A Summary of the Meeting of May 30-June 1, 2001. Challenges the Census Bureau Faces

05/30/2001

The remainder of the discussion focused on some of the challenges that the Census Bureau faces. The Congress approves questions on the decennial census and the American Community Survey. They have approved only those questions mandated or required by federal legislation or court cases. That presents considerable challenges to adding new questions to the American Community Survey or the next Census. If data are collected but not presented in a Census product that meets the researcher's needs, it is possible to request special tabulations of Census data. The speaker cautioned that this usually requires considerable time and money (slide 35). There are other alternatives such as the Public Use Microdata files if the limitations on geographic area and sample size are not a problem (slide 33). The speaker encourages researchers to report their needs to the Census Bureau so they can consider these for future American Community Survey or Census products (slides 67-68).

Slide 1

Census 2000 and the American Community Survey

Slide 2

Meeting your needs for Indicators of Child and Family Well-Being

Slide 3

Child and Family Welfare Indicators are similar

Slide 4

Community, Neighborhood

Slide 5

Grandparents As Caregivers, New Question

Slide 6

Disabilty-Revised Question

Slide 7

Community, Neighborhood

Slide 8

Community, Neighborhood

Slide 9

Community, Neighborhood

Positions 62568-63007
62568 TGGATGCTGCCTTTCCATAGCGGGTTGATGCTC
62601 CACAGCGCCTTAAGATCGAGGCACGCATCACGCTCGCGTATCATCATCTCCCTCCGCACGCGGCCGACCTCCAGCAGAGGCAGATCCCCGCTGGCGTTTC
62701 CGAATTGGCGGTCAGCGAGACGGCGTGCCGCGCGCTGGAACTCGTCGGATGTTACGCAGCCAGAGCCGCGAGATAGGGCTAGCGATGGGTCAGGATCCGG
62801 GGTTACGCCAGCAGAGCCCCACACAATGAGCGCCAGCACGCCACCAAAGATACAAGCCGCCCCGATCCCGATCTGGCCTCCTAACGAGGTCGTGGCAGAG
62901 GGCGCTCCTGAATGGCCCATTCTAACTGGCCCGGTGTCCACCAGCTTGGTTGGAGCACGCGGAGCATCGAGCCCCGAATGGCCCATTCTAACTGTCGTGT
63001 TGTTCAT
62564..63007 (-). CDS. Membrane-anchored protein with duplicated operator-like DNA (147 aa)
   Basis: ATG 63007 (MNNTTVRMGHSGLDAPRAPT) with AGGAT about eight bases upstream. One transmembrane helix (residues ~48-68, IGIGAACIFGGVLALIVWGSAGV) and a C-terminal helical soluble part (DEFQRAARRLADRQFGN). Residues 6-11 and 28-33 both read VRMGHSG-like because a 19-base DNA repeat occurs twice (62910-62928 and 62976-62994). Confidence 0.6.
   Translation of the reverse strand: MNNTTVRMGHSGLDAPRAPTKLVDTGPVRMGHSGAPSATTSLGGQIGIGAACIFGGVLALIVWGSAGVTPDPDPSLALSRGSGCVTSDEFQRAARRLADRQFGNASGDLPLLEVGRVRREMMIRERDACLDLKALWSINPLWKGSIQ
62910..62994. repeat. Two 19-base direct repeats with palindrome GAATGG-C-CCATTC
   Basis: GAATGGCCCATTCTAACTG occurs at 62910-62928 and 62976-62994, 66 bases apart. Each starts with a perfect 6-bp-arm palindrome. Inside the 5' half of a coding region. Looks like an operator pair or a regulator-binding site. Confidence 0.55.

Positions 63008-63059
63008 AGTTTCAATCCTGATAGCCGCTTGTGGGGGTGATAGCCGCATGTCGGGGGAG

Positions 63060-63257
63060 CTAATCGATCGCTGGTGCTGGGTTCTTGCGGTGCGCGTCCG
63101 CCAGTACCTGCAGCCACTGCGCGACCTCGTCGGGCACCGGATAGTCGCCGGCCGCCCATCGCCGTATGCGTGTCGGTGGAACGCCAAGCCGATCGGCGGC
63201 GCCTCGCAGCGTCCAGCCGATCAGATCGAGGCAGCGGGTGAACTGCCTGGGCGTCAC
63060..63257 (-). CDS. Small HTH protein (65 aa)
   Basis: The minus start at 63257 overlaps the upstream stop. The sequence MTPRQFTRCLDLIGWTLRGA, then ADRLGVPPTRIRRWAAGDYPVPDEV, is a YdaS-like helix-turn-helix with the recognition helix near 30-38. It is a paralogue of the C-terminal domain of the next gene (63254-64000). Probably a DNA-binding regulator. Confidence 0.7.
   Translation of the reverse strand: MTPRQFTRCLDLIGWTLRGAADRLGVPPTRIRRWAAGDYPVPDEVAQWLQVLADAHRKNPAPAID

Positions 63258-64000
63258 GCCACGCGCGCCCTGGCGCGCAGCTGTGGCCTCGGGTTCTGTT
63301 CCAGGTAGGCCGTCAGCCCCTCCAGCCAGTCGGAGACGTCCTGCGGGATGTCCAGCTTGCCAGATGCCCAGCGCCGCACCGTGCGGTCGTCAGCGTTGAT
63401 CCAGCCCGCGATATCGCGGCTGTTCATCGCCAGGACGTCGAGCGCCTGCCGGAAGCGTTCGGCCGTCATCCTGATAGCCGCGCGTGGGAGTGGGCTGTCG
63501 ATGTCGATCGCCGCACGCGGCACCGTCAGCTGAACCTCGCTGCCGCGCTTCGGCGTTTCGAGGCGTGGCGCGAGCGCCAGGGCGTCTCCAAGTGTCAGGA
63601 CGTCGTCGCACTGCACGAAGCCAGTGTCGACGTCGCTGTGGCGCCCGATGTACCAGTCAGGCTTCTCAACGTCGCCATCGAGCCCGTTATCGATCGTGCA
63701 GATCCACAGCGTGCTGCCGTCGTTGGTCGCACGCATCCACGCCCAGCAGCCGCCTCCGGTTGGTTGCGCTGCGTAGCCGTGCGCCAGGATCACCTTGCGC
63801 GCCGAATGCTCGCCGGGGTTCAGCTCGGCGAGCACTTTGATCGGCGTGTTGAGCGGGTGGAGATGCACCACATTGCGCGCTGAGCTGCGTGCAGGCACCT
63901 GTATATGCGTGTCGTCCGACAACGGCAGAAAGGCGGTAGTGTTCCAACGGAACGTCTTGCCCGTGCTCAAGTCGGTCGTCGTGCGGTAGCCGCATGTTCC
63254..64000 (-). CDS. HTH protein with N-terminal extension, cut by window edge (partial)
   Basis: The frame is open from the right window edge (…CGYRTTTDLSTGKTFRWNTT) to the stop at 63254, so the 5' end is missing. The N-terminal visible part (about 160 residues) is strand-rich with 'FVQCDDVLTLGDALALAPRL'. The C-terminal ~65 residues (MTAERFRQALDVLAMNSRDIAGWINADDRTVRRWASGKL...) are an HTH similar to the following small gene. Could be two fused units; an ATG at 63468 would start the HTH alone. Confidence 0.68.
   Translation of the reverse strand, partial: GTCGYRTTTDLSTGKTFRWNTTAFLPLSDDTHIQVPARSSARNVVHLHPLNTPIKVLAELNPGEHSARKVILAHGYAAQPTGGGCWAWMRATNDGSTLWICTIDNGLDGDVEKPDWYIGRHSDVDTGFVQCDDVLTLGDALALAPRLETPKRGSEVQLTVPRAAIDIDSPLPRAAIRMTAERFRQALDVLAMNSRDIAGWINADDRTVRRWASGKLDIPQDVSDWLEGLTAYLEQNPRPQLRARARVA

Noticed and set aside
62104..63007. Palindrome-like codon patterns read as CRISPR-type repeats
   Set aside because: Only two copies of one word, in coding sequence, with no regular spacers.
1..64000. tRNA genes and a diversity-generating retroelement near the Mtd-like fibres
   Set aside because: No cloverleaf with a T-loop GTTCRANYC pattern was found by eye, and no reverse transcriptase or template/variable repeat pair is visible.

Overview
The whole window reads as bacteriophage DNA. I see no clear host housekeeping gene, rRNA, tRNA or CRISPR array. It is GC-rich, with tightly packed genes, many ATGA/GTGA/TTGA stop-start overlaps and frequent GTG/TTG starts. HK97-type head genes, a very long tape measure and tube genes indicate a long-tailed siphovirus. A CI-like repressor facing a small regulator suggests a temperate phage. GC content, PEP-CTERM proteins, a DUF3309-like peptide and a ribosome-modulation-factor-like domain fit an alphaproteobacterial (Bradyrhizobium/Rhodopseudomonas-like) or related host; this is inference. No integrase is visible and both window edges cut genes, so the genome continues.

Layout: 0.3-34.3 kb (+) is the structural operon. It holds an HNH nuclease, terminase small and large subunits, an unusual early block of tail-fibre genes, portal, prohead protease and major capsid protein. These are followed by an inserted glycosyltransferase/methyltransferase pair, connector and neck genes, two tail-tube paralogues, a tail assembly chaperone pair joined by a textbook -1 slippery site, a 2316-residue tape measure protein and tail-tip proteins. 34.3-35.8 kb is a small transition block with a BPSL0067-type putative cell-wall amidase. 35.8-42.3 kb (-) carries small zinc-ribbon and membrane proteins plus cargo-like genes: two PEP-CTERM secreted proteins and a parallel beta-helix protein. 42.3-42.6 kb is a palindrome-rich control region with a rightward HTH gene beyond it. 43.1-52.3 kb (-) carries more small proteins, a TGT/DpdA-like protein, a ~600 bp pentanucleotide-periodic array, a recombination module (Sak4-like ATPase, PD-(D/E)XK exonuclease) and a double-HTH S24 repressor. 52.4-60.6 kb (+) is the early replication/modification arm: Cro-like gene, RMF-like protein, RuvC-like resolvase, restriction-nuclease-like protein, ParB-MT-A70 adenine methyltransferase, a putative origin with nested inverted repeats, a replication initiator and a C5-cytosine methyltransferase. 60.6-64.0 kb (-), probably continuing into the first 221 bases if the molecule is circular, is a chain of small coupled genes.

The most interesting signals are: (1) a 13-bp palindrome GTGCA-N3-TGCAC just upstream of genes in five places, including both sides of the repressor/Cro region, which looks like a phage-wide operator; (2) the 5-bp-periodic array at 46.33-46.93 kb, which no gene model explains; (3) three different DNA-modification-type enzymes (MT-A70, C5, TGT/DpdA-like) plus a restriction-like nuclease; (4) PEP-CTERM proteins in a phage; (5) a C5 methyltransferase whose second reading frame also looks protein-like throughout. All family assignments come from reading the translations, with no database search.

Slide 10

The American Community Survey: A New Way to Collect Laong Form Data

Slide 11

Census 2000 Short form and The American Community Survey

Slide 12

Question on Hispanic Origin

 

Changes in Census 2000 question from 1990-same question on American Community Survey:  "Hispanic or Latino" asked before race
Every respondent to Census 2000 was asked to respond to the Hispanic origin question.
Those who were notof Hispanic origin marked the box "No, not Spanish/ Hispanic/Latino."
People who were of Hispanic origin mark the box indicating the specific group they belong to: Mexican, Puerto Rican, Cuban, or other Spanish, Hispanic, Latino, such as Spanish, Honduran, or Venezuelan.
People of Hispanic origin may be of any race.

Slide 13

Question On Race

Changes in Census 2000 question from 1990-same question on American Community Survey: Respondents may select one or more races
Asian and Pacific Islander category split:
Asian
Native Hawaiian and Other Pacific Islander

Slide 14

Mutually Exclusive Tabulation Categories for Race and Hispanic Origin

For the first time ever Respondents to the decennial census were allowed to mark more than 1 race category. Race tabulations include six "Alone" categories.
White
Black or African American
American Indian or Alaska Native
Asian
Native Hawaiian and Other Pacific Islander, and
Some other race

There are also 57 possibilities of "Two or more races."
15 combinations of 2 races
20 combinations of 3 races
15 combinations of 4 races
6 combinations of 5 races
1 combination of 6 races